The term Mullerian mimicry, also known as “synaposematic mimicry” means the adoption of the same aposematic coloring by two or more protected species.
Henry Walter Bates (Leicester, February 8, 1825 – London, February 16, 1892), in the course of his research, had noticed that, in addition to chromatic convergence phenomena related to unprotected species towards protected species, there were in nature numerous cases of convergence also between protected species.
Bates did not, however, give too much importance to the phenomenon but it was the German zoologist Fritz Müller (Erfurt, 31 March 1821 – Blumenau, 21 May 1897), a few years later, who re-examined the problem and provided an adaptive interpretation.
Mullerian mimicry takes its name from the latter.
Múller assumed that animal organisms must learn to recognize which prey is unattractive through a more or less long series of negative experiences; this means that, in all cases, the unrepeatable species must, however, “sacrifice” a certain number of individuals at the expense of which the predator makes his experiences. If there are several unrepeatable species in the same environment, different from each other, and a common predator, it is clear that the latter will be forced to learn to recognize them separately: that is, he will have to do two distinct series of negative experiences, sacrificing a certain number of individuals in both species.
If, on the other hand, the unrepeatable species resemble each other, so much so that they cannot be distinguished, the predator will have to learn to recognize only one. In practice, the predator, who came into contact with any of the two inappetable species, will in any case receive a message whose response will lead him to ignore all the morphs similar to the “tasted” one, even if belonging to different species. This means that the overall number of individuals to “sacrifice” to each predator will be statistically divided among all the species belonging to the mimetic ring, with a consequent decrease in the predation rate by species; it is also easy to realize that, the more species that participate in the warning association, the less statistical losses will be for each individual species.
In many cases Müllerian mimetic rings may also include Batesian mimes; Mertens’ mimicry is an example of this.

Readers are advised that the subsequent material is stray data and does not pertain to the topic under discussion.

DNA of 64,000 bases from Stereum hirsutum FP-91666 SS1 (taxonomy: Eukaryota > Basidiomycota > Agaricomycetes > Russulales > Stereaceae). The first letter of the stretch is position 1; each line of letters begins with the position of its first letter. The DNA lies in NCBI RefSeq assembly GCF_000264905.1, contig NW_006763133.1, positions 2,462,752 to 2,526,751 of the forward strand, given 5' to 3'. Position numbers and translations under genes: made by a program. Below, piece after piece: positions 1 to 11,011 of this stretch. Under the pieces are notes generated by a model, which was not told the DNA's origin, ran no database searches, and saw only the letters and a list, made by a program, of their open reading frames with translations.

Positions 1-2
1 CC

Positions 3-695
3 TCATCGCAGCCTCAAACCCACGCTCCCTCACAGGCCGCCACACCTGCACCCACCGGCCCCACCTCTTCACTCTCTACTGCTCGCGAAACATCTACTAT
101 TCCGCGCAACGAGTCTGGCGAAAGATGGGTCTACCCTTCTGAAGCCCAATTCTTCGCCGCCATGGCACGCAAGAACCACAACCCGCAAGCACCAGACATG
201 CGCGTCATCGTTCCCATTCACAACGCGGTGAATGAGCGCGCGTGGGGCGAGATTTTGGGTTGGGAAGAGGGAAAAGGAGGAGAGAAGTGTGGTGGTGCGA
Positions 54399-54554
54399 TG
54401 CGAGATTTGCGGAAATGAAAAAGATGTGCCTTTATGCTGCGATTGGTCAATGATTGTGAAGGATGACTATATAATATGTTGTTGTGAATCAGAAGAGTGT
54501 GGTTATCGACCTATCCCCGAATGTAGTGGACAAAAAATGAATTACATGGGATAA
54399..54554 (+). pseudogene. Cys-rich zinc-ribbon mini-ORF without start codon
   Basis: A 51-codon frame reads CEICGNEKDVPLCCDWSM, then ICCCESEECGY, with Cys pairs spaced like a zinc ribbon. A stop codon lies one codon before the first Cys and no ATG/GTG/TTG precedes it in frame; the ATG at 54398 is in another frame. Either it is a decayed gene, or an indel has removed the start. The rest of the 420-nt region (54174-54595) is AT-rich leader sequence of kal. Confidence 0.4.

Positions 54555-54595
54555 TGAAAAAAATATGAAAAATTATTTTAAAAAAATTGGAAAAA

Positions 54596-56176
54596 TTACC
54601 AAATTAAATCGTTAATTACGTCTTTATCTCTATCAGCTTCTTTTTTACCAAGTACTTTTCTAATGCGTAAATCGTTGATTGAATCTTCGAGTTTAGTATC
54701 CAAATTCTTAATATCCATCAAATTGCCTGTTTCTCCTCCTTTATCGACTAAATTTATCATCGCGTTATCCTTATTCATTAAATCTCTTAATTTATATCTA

The development of mimetic characteristics, both Batesian and Mullerian, is often accompanied by other changes regarding physiogia, ecology and behavior.
One of the most spectacular examples of Müllerian mimicry is that found in some butterflies of the Heliconid family that live in Central and South America. In particular, the two species Heliconius melpomene and H. erato, both inappetible, live in sympathy over a vast geographical area, are very similar to each other and differ only on the basis of the number of red spots on the ventral side of the hind wings: four in erato and three in melpomene. However, the two species are distinguished by the different and strong odor they emanate and probably the recognition among the members of the same species occurs precisely on the basis of these different chemical signals. It is interesting to note that these two species, despite being divided into a large number of geographical varieties, resemble each other in the whole geographical area in which they coexist.
In Mullerian mimicry, unlike cryptic mimicry, the subject is clearly visible and its colors communicate and warn the enemies of their own danger.
Examples include the bright orange frog from Madagascar, the Dendrobates leucomelas (yellow and black frog, photo on the left), bees and wasps, the sapphire dendrobate, the coral snake, etc.
With few signs to recognize, a predator quickly learns to avoid these dangerous animals so colorful, and thanks to the association made by the repellent color-feeling predator, the preys enjoy greater protection.